Patients at Risk for Blood Clots Are Not Receiving Recommended Treatment
Even after Educational Programs, Compliance by
Healthcare Providers Is Lacking, as Reported in the Canadian Journal of
Even after Educational Programs, Compliance by Healthcare Providers Is Lacking, as Reported in the Canadian Journal of Cardiology
Philadelphia, PA, August 10, 2015
Venous thromboembolism (VTE), encompassing deep-vein thrombosis (DVT), or blood clots in leg veins, and pulmonary embolism (PE), or clots that travel to the lungs, is the most common cause of preventable death in hospital settings. While these clots can be prevented by an approach called VTE prophylaxis, and this reduces mortality by as much as 80%, VTE prophylaxis is not universally prescribed for high-risk patients. In a study in the Canadian Journal of Cardiology, researchers found that even after educating healthcare providers about the need for VTE prophylaxis, significant numbers of patients did not receive the recommended treatment.
Investigators carried out chart reviews of patients in a university-affiliated, tertiary care cardiology center, which included a clinical teaching unit (CTU) and a coronary care unit (CCU). Audits were conducted three and five months before the introduction of an educational program on VTE prophylaxis protocol, followed by a second series of audits three and five months after protocol initiation.
Prior to the educational efforts, including a guideline-based protocol, 36% of all patients considered at risk for VTE did not receive prophylaxis. Surprisingly, three months after the program was initiated, 21% of patients were still not being treated according to the recommended guidelines, and that rose to 28% five months post-protocol.
“Awareness and education surrounding VTE prophylaxis is challenging in the inpatient teaching unit model due to a number of factors, including the high turnover of senior and junior physicians as well as nursing staff,” explained lead investigator Colette Seifer, MB (Hons), FRCP (UK), Associate Professor, Department of Internal Medicine, University of Manitoba, St. Boniface Hospital, Winnipeg, Manitoba, Canada. “A single time point intervention is unlikely to result in a sustained improvement in VTE prophylaxis rates.”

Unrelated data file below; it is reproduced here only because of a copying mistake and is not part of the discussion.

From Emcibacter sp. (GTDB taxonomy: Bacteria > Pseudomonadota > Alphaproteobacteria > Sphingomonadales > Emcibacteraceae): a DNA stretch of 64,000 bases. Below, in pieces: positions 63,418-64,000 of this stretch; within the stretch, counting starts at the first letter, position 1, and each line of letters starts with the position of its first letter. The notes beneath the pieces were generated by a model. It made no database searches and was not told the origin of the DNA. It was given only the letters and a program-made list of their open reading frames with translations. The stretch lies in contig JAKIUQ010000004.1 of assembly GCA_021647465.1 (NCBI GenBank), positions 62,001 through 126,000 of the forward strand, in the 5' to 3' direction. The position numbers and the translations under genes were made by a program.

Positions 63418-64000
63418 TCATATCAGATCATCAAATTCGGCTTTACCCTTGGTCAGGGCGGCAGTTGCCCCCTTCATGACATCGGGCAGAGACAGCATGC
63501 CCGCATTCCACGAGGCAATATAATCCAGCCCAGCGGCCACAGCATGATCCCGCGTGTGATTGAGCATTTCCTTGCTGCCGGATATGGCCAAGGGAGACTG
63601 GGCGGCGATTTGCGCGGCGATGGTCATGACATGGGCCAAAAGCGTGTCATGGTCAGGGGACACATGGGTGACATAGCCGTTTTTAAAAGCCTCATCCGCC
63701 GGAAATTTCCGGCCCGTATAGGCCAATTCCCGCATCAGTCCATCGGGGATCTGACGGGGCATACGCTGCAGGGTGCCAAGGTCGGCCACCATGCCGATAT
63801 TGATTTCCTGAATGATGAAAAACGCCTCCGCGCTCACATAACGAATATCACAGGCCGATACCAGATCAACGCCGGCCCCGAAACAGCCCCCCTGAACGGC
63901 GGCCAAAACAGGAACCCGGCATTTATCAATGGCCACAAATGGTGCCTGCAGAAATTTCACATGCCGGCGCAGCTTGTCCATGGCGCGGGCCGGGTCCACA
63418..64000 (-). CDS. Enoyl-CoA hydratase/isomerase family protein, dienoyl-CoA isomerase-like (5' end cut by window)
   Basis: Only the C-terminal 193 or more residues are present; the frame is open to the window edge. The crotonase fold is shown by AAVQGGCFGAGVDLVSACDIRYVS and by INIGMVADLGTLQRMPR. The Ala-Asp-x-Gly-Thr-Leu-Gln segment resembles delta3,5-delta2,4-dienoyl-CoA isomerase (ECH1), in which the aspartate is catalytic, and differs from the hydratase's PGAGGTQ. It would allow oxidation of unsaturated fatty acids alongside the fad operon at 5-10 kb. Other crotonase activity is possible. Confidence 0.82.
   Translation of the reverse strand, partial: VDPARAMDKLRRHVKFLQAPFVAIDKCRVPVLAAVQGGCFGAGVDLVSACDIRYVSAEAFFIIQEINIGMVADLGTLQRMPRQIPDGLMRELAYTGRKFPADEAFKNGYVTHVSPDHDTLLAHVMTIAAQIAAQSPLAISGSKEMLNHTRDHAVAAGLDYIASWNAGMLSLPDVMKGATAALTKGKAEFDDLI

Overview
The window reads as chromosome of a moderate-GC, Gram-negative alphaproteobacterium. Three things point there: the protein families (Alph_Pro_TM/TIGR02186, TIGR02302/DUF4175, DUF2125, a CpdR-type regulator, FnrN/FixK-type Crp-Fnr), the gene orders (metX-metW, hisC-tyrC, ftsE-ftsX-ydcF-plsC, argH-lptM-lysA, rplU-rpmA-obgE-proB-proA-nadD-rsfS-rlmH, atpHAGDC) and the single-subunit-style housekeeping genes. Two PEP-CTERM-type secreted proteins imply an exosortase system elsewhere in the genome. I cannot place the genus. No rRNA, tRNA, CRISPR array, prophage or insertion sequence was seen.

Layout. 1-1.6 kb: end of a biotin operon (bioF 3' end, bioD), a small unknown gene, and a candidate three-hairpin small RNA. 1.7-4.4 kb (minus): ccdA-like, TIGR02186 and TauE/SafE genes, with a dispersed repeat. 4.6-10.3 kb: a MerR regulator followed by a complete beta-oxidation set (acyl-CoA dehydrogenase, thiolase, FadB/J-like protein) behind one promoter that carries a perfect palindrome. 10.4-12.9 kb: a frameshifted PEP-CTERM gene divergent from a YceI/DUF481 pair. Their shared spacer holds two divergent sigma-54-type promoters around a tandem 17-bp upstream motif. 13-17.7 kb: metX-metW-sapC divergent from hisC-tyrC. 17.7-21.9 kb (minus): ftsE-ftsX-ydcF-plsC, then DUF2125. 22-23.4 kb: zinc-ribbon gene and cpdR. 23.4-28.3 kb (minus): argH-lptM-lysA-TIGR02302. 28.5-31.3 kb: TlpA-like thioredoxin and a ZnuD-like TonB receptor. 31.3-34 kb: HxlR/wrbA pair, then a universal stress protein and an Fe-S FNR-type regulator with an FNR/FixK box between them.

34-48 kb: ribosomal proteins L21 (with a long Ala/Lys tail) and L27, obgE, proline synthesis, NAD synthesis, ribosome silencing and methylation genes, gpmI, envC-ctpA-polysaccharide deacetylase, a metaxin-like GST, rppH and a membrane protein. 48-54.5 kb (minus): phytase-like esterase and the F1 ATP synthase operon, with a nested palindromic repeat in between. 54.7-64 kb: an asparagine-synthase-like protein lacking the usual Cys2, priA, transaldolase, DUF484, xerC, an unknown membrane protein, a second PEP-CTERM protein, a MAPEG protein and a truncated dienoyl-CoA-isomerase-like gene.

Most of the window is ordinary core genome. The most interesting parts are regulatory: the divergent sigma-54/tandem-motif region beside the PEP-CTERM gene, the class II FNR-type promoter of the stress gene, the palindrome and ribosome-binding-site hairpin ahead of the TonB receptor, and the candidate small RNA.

In each set of audits, conducted over two months, three independent groups consisting of one physician and one nonphysician healthcare provider (nursing, pharmacy) each reviewed the data. Discrepancies were settled by the senior investigators. In the first set of audits, 173 charts for patients considered at high risk for VTE were evaluated. The second set of audits included 247 patients.
The investigators suggest that with the introduction of electronic patient records and innovative software programs, automated alerts and checklists have the potential to improve compliance rates. Nevertheless, they concluded that, “There is a high rate of noncompliance with accepted guidelines for the prevention of VTE. The introduction of a guideline-based protocol significantly increased compliance. However, a substantial proportion of patients at high risk for VTE, still did not receive prophylaxis.”
Notes for editors
“Venous Thromboembolism Prophylaxis on a Cardiology In-patient Unit: A Surprising Result?” by Mehrdad Golian; Motaz Moussa; Charlene White; Giuseppe Aletta; Lillian Koley; and Colette Seifer, DOI: 10.1016/j.cjca.2015.05.023. This article is published online in the Canadian Journal of Cardiology by Elsevier.
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About The Canadian Journal of Cardiology
The Canadian Journal of Cardiology (www.onlinecjc.ca) is the official journal of the Canadian Cardiovascular Society (www.ccs.ca). It is a vehicle for the international dissemination of new knowledge in cardiology and cardiovascular science, particularly serving as a major venue for the results of Canadian cardiovascular research and Society guidelines. The journal publishes original reports of clinical and basic research relevant to cardiovascular medicine as well as editorials, review articles, case reports, and papers on health outcomes, policy research, ethics, medical history, and political issues affecting practice.
Editor-in-Chief Stanley Nattel, MD, is Paul-David Chair in Cardiovascular Electrophysiology and Professor of Medicine at the University of Montreal and Director of the Electrophysiology Research Program at the Montreal Heart Institute Research Center.
About The Canadian
The Canadian Cardiovascular Society is the professional association for Canadian cardiovascular physicians and scientists working to promote cardiovascular health and care through knowledge translation, professional development, and leadership in health policy. The CCS provides programs and services to its 1900+ members and others in the cardiovascular community, including guidelines for cardiovascular care, the annual Canadian Cardiovascular Congress, and, with the Canadian Cardiovascular Academy, programs for trainees. More information about the CCS and its activities can be found at www.ccs.ca.
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